Although difficult to substantiate, there are expectations that Bougainville will vote in favour of independence. It has long been feared that an independent Bougainville would encourage other provinces, particularly resource-rich regions, to also push for separation and thereby threaten national unity. A decision to stand in the way of a Bougainville vote overwhelmingly in favour of independence, however, could risk a reversion to conflict. Yet if Marape were to concede Bougainville, he will be marked down as the leader who ‘lost’ the island that was once PNG’s jewel.

Early signs are that Marape will not relinquish Bougainville without effort. Upon being sworn in as Prime Minister, Marape declared his preference that Bougainville stay within PNG, while acknowledging the need to respect the choices of the people of Bougainville as they have ‘gone through a lot’. Marape has also responded with flexibility concerning the date of the referendum, following a request of the Bougainville Referendum Commission for an extension of possibly six weeks to ensure the integrity of the electoral roll.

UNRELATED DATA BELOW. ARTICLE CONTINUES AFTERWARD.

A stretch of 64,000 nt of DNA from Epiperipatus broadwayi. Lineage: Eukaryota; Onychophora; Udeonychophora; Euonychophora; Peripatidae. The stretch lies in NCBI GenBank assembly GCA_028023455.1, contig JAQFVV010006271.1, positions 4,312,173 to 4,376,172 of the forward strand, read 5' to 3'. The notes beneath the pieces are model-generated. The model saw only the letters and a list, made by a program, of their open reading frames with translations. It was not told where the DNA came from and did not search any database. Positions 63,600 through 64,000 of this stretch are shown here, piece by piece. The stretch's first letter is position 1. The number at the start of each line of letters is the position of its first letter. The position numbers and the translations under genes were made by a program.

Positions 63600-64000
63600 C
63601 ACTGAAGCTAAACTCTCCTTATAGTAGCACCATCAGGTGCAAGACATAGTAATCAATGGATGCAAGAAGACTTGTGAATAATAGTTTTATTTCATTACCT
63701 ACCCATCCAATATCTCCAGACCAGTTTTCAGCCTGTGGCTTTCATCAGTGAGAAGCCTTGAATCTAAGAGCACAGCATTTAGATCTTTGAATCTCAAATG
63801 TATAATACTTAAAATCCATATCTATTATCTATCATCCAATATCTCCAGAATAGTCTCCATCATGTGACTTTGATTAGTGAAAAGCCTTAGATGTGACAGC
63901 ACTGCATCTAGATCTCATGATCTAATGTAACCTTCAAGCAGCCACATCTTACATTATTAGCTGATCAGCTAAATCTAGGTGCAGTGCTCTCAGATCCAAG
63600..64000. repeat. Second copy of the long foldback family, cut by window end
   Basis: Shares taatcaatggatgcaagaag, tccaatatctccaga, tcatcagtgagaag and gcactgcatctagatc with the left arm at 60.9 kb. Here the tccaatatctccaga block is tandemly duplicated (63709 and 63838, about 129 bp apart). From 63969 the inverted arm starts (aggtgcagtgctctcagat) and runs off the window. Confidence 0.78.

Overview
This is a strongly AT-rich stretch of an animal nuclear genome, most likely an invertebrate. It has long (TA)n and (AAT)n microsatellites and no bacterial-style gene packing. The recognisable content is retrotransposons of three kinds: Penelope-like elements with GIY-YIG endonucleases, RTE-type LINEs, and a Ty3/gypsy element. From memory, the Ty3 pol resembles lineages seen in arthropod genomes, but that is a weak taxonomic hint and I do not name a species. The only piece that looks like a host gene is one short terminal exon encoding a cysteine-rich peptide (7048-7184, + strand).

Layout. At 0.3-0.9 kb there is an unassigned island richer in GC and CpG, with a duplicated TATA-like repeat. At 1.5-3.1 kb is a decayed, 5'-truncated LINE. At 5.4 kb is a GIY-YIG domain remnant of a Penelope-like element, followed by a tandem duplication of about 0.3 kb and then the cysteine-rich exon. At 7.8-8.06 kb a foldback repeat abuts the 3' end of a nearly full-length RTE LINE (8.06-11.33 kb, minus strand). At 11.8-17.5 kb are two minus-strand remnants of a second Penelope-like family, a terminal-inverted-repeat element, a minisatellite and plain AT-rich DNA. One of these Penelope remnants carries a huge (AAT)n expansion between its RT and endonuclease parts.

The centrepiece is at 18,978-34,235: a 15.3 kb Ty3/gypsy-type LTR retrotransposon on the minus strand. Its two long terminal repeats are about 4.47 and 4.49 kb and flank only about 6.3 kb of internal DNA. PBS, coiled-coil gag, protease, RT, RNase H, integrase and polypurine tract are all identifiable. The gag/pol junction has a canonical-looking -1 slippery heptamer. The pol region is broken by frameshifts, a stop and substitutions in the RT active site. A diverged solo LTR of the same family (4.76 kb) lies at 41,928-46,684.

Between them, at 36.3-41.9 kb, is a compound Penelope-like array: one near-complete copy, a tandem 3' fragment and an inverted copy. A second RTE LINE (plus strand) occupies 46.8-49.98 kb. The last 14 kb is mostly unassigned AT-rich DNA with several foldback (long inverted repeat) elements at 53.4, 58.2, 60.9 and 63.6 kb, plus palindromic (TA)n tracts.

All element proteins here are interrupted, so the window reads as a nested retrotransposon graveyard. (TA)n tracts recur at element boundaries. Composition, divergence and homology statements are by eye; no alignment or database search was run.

Seizing on the opportunity to congratulate the new Prime Minister on his appointment, ABG President, John Momis, issued a press statement outlining four key issues in need of urgent national government attention.

The first issue relates to promised funding of PNGK20 million to the Bougainville Referendum Commission to prepare for and carry-out the referendum. Several days following the publication of Momis’ press statement, Acting Finance Minister, Richard Maru, announced that the national government funds have now been released.

The second matter concerns the regulations about the conduct of the referendum, which need to be made under the Organic Law on Peace-building in Bougainville. These rules relate, but are not limited to: eligibility; promotion of referendum; international observers; rolls of voters; enrolment; the polling. Momis argues that progress towards implementation of these rules, and other issues regarding the conduct of the referendum, are well behind schedule.